Jordan closes the King Hussein Bridge border crossing from March 9 until further notice. Further travel restrictions likely.
Severity: Warning Alert
This alert began 09 Mar 2020 21:24 GMT and is scheduled to expire 31 Mar 2020 23:59 GMT.
- Event: Travel restrictions
- Location(s): Nationwide (map)
- Start Time/Date: March 9
- Impact: Entry restrictions; health screenings; likely increased immigration wait times
Jordanian authorities announced the closure of the Jordanian side of the King Hussein Bridge border crossing with the West Bank from March 9 until further notice. Israeli authorities confirmed the West Bank side of the crossing remains open. The Jordanian closure followed confirmation by the Palestinian Authority that the number of cases of the coronavirus disease (COVID-19) in the West Bank had risen to 25.
Jordanian authorities previously announced a series of measures March 8 to help prevent the spread of COVID-19 in the country. Jordan will temporarily suspend visas for expatriate workers and foreign students. Jordan has also decided to suspend foreign school trips as well as the travel of government staff abroad.
Jordanian authorities have barred entry to foreigners traveling from China, Iran, South Korea, and Italy. Jordanian citizens who are returning from these countries will be permitted to enter but will be placed under a mandatory quarantine for two weeks. Additionally, Royal Jordanian Airlines (RJ) have suspended flights between Amman and Rome, Italy, until further notice.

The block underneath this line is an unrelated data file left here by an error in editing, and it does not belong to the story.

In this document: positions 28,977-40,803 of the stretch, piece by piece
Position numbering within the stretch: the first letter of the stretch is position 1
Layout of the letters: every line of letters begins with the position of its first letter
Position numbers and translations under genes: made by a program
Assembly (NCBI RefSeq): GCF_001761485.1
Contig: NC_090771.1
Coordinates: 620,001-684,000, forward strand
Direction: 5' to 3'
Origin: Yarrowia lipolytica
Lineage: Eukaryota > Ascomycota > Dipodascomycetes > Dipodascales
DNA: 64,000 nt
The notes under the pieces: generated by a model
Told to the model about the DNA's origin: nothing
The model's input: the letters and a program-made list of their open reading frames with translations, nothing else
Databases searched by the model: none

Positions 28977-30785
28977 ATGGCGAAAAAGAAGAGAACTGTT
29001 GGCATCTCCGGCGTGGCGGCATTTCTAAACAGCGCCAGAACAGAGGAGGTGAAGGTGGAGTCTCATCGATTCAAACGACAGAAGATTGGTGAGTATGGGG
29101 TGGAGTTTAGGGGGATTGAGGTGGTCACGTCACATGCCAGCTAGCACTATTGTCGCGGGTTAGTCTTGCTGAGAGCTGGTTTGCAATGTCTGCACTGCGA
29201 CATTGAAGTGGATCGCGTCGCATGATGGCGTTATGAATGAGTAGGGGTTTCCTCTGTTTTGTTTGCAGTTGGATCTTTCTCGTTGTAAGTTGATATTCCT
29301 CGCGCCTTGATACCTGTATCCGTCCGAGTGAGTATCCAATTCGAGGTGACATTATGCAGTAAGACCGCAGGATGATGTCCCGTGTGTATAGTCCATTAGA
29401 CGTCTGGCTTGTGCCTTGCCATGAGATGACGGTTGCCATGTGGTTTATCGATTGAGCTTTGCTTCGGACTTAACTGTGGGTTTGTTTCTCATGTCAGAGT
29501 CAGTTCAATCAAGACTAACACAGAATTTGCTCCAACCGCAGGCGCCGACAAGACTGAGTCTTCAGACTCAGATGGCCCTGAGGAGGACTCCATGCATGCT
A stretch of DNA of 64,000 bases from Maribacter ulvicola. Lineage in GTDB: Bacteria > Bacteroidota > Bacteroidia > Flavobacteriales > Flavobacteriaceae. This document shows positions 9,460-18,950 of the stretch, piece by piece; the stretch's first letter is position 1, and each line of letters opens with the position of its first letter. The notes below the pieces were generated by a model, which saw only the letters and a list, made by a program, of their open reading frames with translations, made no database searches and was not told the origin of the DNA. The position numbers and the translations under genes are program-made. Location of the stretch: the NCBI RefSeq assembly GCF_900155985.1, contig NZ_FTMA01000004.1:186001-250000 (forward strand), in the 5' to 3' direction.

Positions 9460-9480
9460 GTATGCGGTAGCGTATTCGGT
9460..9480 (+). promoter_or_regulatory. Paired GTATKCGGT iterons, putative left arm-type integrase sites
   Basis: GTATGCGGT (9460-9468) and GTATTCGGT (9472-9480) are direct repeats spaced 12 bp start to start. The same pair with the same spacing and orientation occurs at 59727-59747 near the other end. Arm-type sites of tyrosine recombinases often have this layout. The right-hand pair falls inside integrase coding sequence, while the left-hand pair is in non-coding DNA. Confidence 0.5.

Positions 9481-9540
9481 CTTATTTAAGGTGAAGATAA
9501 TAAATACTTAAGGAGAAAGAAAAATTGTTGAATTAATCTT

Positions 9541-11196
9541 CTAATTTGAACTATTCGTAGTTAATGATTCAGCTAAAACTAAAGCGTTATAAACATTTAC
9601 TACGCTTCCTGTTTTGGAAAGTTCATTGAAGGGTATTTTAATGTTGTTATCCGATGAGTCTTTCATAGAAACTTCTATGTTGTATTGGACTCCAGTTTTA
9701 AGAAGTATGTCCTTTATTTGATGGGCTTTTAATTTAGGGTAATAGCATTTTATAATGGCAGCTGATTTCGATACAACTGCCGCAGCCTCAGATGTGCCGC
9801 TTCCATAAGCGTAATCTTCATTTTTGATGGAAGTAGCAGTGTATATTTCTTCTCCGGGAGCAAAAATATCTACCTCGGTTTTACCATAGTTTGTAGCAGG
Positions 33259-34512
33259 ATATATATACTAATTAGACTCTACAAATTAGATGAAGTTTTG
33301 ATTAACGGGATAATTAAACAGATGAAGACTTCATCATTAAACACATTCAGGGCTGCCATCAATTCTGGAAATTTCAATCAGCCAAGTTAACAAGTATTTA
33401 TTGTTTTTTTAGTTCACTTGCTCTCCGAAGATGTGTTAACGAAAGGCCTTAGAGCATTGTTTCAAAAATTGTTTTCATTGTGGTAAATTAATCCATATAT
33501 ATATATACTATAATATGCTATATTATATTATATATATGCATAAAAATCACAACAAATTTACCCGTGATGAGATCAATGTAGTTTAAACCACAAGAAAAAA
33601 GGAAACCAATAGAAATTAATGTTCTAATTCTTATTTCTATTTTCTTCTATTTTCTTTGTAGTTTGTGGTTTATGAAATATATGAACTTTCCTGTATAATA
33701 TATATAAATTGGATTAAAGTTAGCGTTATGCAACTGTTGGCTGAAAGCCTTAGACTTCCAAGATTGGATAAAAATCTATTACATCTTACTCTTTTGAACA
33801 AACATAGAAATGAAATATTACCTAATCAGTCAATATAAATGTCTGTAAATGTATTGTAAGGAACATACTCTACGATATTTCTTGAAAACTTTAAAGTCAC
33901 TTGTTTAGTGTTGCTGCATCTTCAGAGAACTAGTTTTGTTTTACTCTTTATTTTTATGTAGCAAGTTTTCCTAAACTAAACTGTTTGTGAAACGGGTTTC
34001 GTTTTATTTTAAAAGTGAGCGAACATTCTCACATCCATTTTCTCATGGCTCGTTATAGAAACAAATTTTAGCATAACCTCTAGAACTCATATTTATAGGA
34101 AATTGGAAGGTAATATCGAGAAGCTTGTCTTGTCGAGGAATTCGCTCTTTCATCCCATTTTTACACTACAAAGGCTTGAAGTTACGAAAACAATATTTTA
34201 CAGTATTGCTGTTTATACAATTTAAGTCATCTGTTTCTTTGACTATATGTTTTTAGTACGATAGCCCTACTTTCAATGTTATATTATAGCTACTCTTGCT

The World Health Organization has declared the ongoing outbreak of the virus to be a global health emergency. COVID-19 originated in China's city of Wuhan in Hubei Province.
Individuals affected by the restrictions should postpone planned travel to Jordan. Follow all official immigration and health screening instructions. Allow additional time for immigration and health screenings. Consider delaying traveling if experiencing symptoms associated with COVID-19, as they may prompt increased scrutiny and delays.
Exercise basic health precautions, especially frequent handwashing with soap and water, or an alcohol-based hand sanitizer if soap and water are unavailable. There is no evidence that the influenza vaccine, antibiotics, or antiviral medications will prevent this disease, highlighting the importance of diligent basic health precautions.